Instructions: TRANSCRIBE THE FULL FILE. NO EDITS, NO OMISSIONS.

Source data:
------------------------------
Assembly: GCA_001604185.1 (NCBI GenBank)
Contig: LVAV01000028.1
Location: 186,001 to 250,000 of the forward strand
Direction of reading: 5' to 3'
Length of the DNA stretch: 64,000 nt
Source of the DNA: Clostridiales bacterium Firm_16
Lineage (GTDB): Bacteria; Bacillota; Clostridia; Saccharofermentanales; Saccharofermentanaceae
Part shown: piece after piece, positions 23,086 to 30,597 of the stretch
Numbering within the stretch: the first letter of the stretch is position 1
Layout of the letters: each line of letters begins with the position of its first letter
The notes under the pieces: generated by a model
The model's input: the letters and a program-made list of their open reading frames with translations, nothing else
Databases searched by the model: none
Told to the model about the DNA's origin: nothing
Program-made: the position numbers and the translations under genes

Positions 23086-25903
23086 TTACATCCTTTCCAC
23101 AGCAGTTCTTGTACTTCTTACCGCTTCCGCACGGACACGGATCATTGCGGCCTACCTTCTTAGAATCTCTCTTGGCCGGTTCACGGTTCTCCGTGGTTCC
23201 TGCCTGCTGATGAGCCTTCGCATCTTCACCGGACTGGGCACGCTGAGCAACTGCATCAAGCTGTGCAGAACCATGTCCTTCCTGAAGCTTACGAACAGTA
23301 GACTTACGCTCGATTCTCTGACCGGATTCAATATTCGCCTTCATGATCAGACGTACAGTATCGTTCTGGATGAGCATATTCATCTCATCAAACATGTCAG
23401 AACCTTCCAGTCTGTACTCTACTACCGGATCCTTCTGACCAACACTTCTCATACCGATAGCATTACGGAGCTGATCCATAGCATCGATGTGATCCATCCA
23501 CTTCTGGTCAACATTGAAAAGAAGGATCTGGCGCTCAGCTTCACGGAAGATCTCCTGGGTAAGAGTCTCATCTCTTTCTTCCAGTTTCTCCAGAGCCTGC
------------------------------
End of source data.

Assembly: GCA_001604185.1 (NCBI GenBank)
Contig: LVAV01000028.1
Location: 186,001 to 250,000 of the forward strand
Direction of reading: 5' to 3'
Length of the DNA stretch: 64,000 nt
Source of the DNA: Clostridiales bacterium Firm_16
Lineage (GTDB): Bacteria; Bacillota; Clostridia; Saccharofermentanales; Saccharofermentanaceae
Part shown: piece after piece, positions 23,086 to 30,597 of the stretch
Numbering within the stretch: the first letter of the stretch is position 1
Layout of the letters: each line of letters begins with the position of its first letter
The notes under the pieces: generated by a model
The model's input: the letters and a program-made list of their open reading frames with translations, nothing else
Databases searched by the model: none
Told to the model about the DNA's origin: nothing
Program-made: the position numbers and the translations under genes

Positions 23086-25903
23086 TTACATCCTTTCCAC
23101 AGCAGTTCTTGTACTTCTTACCGCTTCCGCACGGACACGGATCATTGCGGCCTACCTTCTTAGAATCTCTCTTGGCCGGTTCACGGTTCTCCGTGGTTCC
23201 TGCCTGCTGATGAGCCTTCGCATCTTCACCGGACTGGGCACGCTGAGCAACTGCATCAAGCTGTGCAGAACCATGTCCTTCCTGAAGCTTACGAACAGTA
23301 GACTTACGCTCGATTCTCTGACCGGATTCAATATTCGCCTTCATGATCAGACGTACAGTATCGTTCTGGATGAGCATATTCATCTCATCAAACATGTCAG
23401 AACCTTCCAGTCTGTACTCTACTACCGGATCCTTCTGACCAACACTTCTCATACCGATAGCATTACGGAGCTGATCCATAGCATCGATGTGATCCATCCA
23501 CTTCTGGTCAACATTGAAAAGAAGGATCTGGCGCTCAGCTTCACGGAAGATCTCCTGGGTAAGAGTCTCATCTCTTTCTTCCAGTTTCTCCAGAGCCTGC